25 April 2019
BERGSCHENHOEK, The Netherlands: Bayer has renewed its commitment to the “Bridging the Seed Gap” project for five years. The project, developed by the non-profit organisation Fair Planet, facilitates smallholder farmers’ access to seeds of high-quality vegetable varieties suited to local growing conditions.
Additional training on how to use these seeds sustainably and with minimal changes to traditional production practices helps the farmers improve their incomes based on significantly better harvests. The increase in income opens the door for better education and a better future for the next generation.
The collaboration between Bayer and Fair Planet started in 2015, and has supported the creation of three Vegetable Excellence Centers, where a range of seed varieties most suitable to Ethiopian conditions were identified and evaluated. Under the renewed agreement, Bayer will provide Fair Planet, free of charge, with high-quality hybrid vegetable seed varieties and agronomic knowledge from its recently acquired De Ruiter and Seminis vegetable seed businesses.
“As the leading company in the agriculture sector, we support small-scale farming all over the world,” explains VK Kishore, Head of Vegetable Seeds Breeding and Testing for the Europe, Middle East, and African region at Bayer. “Smallholder farmers can have an exponential impact in eradicating hunger. Through the ‘Bridging the Seed Gap’ project, smallholder farmers can help their communities so that the more rural areas can thrive. Kudos to Fair Planet for everything they have achieved so far in Ethiopia.”
Dr. Shoshan Haran, Founder and Operations Manager of Fair Planet: “Fair Planet is excited about the continuation of the partnership with Bayer and the addition of De Ruiter and Seminis seed varieties to our open-aid seed platform. The results of our joint program are astounding: we identified vegetable varieties that can increase farmers’ crop productivity five-fold, while improving produce quality and marketability.”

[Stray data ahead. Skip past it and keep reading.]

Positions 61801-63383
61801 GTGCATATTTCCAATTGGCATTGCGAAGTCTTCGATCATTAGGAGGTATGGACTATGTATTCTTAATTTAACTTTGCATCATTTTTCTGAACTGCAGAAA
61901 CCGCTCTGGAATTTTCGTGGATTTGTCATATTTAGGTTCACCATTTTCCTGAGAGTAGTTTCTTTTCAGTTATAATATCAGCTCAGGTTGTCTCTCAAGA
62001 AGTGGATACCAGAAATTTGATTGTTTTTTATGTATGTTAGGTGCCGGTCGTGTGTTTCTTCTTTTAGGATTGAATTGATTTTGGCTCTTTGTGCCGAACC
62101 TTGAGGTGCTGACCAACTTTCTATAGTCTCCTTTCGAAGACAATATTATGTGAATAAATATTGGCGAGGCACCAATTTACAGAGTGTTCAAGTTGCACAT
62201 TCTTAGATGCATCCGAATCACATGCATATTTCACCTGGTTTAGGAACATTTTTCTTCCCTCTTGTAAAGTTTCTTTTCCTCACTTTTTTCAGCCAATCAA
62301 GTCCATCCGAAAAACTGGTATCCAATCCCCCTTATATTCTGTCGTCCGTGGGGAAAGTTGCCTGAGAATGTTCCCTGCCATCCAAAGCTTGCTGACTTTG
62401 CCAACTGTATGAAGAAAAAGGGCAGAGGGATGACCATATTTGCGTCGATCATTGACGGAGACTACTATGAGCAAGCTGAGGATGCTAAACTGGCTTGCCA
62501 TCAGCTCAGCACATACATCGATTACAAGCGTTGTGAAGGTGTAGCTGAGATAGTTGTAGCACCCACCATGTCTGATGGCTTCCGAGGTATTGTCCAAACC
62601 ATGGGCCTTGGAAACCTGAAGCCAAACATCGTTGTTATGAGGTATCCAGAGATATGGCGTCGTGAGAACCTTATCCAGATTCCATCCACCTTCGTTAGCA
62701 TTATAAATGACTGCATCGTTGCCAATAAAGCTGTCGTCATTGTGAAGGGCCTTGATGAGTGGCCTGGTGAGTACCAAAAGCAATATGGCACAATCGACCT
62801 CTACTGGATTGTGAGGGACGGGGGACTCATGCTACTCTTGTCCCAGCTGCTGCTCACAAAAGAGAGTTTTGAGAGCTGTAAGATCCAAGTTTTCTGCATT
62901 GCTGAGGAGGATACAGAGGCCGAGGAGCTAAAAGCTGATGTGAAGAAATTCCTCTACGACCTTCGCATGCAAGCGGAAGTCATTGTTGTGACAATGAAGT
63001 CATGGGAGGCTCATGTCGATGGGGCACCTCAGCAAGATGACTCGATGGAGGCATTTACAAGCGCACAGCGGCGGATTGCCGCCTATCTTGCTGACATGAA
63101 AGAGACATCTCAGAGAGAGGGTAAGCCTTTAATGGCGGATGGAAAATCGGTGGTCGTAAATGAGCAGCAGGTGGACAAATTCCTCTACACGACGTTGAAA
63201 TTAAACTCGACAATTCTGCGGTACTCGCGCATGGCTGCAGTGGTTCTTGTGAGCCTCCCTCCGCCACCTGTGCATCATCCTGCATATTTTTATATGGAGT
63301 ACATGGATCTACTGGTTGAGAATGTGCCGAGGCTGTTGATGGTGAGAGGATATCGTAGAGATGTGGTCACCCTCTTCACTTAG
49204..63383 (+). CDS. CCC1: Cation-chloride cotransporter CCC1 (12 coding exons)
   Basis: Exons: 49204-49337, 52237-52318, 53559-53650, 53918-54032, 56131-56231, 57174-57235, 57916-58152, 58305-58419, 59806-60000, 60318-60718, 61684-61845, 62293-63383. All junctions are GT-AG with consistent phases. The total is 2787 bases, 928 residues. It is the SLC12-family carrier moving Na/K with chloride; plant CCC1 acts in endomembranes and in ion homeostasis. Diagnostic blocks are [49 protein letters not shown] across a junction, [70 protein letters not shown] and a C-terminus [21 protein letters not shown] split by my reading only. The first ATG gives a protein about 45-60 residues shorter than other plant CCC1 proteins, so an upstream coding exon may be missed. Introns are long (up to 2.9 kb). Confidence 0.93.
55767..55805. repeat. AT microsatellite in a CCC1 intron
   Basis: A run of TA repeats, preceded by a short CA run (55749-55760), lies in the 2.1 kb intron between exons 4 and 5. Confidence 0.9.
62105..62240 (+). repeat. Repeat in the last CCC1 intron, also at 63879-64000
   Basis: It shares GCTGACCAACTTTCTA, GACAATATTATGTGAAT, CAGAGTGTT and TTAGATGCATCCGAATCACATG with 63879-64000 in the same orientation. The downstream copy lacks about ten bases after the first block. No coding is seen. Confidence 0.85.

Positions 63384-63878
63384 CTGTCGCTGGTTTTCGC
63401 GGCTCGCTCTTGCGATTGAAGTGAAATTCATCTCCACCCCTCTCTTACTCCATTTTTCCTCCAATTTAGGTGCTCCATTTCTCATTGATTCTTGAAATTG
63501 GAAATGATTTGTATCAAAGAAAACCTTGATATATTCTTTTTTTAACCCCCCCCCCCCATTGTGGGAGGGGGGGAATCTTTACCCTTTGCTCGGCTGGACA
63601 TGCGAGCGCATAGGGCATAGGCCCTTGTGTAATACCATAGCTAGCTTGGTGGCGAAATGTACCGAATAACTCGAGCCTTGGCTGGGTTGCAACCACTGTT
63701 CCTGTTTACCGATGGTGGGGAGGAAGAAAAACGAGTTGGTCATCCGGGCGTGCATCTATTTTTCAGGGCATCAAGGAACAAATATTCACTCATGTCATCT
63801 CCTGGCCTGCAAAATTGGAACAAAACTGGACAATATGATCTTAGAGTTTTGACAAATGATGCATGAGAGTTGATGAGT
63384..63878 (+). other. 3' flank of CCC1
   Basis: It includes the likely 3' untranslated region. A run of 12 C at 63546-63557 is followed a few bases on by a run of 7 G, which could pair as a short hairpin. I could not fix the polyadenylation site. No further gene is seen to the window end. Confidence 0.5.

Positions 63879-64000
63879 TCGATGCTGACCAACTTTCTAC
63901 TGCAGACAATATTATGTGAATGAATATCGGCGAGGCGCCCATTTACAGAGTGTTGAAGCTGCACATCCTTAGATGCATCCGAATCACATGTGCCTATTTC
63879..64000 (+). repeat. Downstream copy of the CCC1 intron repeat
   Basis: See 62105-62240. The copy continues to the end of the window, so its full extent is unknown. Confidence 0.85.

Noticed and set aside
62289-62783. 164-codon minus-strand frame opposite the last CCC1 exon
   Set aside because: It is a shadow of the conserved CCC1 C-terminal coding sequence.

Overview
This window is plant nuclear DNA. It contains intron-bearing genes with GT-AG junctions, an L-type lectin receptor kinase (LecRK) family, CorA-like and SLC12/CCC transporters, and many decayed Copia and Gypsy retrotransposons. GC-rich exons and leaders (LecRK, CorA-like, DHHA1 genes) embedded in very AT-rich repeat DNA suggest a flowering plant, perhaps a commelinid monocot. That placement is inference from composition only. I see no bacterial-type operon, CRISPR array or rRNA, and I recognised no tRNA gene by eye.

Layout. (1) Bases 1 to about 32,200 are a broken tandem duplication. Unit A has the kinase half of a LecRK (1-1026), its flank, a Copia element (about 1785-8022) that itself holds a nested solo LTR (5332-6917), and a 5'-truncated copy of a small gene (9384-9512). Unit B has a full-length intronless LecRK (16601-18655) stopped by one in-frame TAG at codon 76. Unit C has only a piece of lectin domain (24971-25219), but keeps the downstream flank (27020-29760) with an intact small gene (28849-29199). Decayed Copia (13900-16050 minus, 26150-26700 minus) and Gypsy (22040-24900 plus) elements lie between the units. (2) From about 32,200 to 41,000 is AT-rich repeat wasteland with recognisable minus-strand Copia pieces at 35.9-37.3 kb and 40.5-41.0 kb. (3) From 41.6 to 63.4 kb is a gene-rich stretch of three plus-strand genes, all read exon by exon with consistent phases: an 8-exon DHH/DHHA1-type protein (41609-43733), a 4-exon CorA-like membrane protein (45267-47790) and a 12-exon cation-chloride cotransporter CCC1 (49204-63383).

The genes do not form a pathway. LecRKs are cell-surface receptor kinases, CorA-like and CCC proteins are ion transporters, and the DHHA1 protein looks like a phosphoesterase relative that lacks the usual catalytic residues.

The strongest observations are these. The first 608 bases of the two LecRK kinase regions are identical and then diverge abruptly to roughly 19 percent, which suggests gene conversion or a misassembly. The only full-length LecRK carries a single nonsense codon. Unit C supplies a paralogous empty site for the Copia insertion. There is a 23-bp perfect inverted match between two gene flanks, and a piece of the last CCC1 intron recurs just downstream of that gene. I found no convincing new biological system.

Together with Haramaya University and the Ethiopian Ministry of Agriculture, Fair Planet developed a unique extension model and trains hundreds of farmers through a “train-the-trainer” concept every year in how to improve farm productivity and profitability. According to Fair Planet, to date more than 50,000 smallholder farmers’ households in the project regions have produced more food due to better seeds and improved farming practices. This has led to improved food security and healthier nutrition for their families. Farmers are gradually shifting from subsistence farming to an agribusiness mode of operation, which contributes to sustainable economic growth for them and their families, benefitting more than 250,000 people.
Bayer is a global enterprise with core competencies in the life science fields of health care and nutrition. Its products and services are designed to benefit people by supporting efforts to overcome the major challenges presented by a growing and aging global population. At the same time, the Group aims to increase its earning power and create value through innovation and growth. Bayer is committed to the principles of sustainable development, and the Bayer brand stands for trust, reliability and quality throughout the world. In fiscal 2018, the Group employed around 117,000 people and had sales of 39.6 billion euros. Capital expenditures amounted to 2.6 billion euros, R&D expenses to 5.2 billion euros
Fair Planet is an Israeli non-profit organization whose mission is to increase food and nutrition security and provide new economic opportunities for smallholder farmers in developing countries. This is accomplished by making high-quality vegetable varieties that are suitable for local conditions, accessible and affordable to smallholder farmers. Fair Planet is supported by Bayer, Limagrain, Syngenta, Enza Zaden, BASF, East-West Seed, the Netherlands Enterprise Agency (RVO-FDOV), KKL-JNF, Mashav, Netafim and JoyTech. For more information, go to www.fairplanetseeds.org